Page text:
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From Jan Høydahl <>
Subject Re: Installing PyLucene
Date Thu, 12 Jan 2017 11:47:18 GMT

>> The (sub)project will survive only to the extent that its current users invest in
> so is this different to how the main (Java)Lucene project works? just curious …

This is the case for all ASF projects and sub projects. If a project is unable to produce
new releases, usually due to too few developers, or loss of interest, or lack of users,
the project will end up in the Attic. For a TLP it would be the Board intervening, while
for sub projects I believe it is the TLPs responsibility to make sure things are healthy.

>> For an ASF Open Source Project, the only thing that is required to get going is user/developer
>> involvement and teamwork. While Andi started the project due to needs at the time,
and became
>> a committer, he is no longer an active user, so perhaps time has come for other users
to step ut and take
>> responsibility.
> That’s first time I hear this (bad) news. So if Andi is no longer an active user -
who is the maintainer of PyLucene/JCC?

I may have misunderstood myself, but it is quite normal for a commiter’s availability to
vary over the years,
and for that reason it would be a big benefit for PyLucene to have at least two other active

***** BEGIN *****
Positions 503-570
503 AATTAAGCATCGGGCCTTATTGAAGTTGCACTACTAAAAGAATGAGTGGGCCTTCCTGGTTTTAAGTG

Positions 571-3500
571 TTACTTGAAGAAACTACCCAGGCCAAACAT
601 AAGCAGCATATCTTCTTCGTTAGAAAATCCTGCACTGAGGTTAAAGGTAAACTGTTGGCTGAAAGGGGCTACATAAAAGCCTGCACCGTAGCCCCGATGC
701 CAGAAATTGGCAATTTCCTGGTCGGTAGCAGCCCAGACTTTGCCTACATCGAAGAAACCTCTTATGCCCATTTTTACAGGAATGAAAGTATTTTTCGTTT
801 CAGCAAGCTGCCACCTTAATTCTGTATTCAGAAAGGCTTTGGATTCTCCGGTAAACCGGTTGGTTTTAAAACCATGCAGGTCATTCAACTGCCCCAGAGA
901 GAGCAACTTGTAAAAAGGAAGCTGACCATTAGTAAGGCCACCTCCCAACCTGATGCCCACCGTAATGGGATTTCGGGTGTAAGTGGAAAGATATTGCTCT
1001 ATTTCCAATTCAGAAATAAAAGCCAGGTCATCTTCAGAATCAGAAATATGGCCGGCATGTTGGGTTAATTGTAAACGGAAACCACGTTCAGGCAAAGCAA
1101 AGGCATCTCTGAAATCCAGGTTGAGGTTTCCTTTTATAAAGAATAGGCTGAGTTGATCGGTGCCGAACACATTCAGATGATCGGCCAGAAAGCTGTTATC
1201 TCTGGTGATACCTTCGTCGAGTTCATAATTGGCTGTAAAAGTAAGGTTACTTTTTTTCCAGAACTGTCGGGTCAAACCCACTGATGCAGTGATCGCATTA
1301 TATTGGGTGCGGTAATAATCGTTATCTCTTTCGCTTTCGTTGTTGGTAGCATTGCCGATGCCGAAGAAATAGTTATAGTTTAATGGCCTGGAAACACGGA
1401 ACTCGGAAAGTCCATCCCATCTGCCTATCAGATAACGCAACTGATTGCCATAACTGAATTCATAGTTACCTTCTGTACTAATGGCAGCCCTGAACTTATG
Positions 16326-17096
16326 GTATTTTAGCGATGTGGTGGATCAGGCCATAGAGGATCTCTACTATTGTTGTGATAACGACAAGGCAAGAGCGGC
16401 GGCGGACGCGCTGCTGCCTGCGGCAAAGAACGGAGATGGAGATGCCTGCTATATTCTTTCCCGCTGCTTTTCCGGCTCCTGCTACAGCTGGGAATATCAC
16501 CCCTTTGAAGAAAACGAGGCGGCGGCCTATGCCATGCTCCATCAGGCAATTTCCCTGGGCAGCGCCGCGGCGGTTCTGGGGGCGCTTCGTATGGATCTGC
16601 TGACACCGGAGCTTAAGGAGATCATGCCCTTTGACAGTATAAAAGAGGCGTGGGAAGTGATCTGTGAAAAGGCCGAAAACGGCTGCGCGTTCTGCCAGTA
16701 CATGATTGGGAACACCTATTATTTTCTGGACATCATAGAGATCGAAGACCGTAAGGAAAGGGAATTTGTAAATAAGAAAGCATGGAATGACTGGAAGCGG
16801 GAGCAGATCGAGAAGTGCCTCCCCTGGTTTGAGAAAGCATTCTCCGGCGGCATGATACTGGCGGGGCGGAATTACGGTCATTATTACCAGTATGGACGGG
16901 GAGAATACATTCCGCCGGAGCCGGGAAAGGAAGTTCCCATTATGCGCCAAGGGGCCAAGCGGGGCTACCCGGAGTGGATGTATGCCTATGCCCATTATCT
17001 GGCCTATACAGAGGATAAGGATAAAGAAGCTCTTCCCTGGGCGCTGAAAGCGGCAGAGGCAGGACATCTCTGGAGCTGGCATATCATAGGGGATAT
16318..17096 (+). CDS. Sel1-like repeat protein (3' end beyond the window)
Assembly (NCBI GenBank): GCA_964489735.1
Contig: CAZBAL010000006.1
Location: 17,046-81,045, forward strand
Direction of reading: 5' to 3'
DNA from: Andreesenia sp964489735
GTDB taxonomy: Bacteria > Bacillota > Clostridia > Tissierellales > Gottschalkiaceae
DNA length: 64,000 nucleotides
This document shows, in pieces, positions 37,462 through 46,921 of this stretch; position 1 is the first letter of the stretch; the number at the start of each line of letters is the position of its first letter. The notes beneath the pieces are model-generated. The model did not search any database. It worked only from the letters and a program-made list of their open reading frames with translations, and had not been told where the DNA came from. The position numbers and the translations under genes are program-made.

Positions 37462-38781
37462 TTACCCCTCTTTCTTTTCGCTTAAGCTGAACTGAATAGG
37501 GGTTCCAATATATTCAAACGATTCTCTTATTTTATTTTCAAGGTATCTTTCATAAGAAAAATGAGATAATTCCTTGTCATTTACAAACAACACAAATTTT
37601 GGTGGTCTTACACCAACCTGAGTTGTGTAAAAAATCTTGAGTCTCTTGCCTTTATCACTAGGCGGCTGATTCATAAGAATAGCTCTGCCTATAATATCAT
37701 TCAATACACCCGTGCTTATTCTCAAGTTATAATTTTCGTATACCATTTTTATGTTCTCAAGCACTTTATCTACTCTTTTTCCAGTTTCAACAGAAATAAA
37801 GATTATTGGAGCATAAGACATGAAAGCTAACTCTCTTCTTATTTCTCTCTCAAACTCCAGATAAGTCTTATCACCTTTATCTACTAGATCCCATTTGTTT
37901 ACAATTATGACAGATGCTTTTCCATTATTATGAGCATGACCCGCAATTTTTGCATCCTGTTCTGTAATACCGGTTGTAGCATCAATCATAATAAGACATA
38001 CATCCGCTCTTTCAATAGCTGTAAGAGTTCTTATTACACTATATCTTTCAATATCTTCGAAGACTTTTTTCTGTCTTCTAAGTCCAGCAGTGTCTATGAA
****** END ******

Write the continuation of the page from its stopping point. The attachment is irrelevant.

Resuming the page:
devs voted in
as committers. As I understand it, PyLucene does not require much effort to keep up to date,
except when
there are major changes such as Py3 or porting tests etc.

I’m not a user myself, so I’m a bit on the sideline here, being on the PMC.

> We developed and provided the patch (which already took some time) for review and further
adaption and really hope now for other users to step in. This is our current position for
several reasons an after internal discussions which I cannot disclose here. Sorry. On the
other hand, if we’d be the only user(s) interested/willing to push Python3 support (and
Pylucene/JCC as a whole) then this project could not survive anyway I fear.

Absolutely, you have done “your share” and more, and that is what such a project needs,
and right
now PyLucene needs more than one guy who can jump in and make Py3 happen.
I guess what I was trying to get across is that if Andi will forever be the one guy everyone
depend on
to get the smallest contribution landed in the codebase, it will not be sustainable going
forward, and
probably not ideal for Andi nor the other users. 

So what would it take to bring one other developer up to a “pro" level, and are there anyone
who have such a desire?

Jan Høydahl, search solution architect
Cominvent AS -
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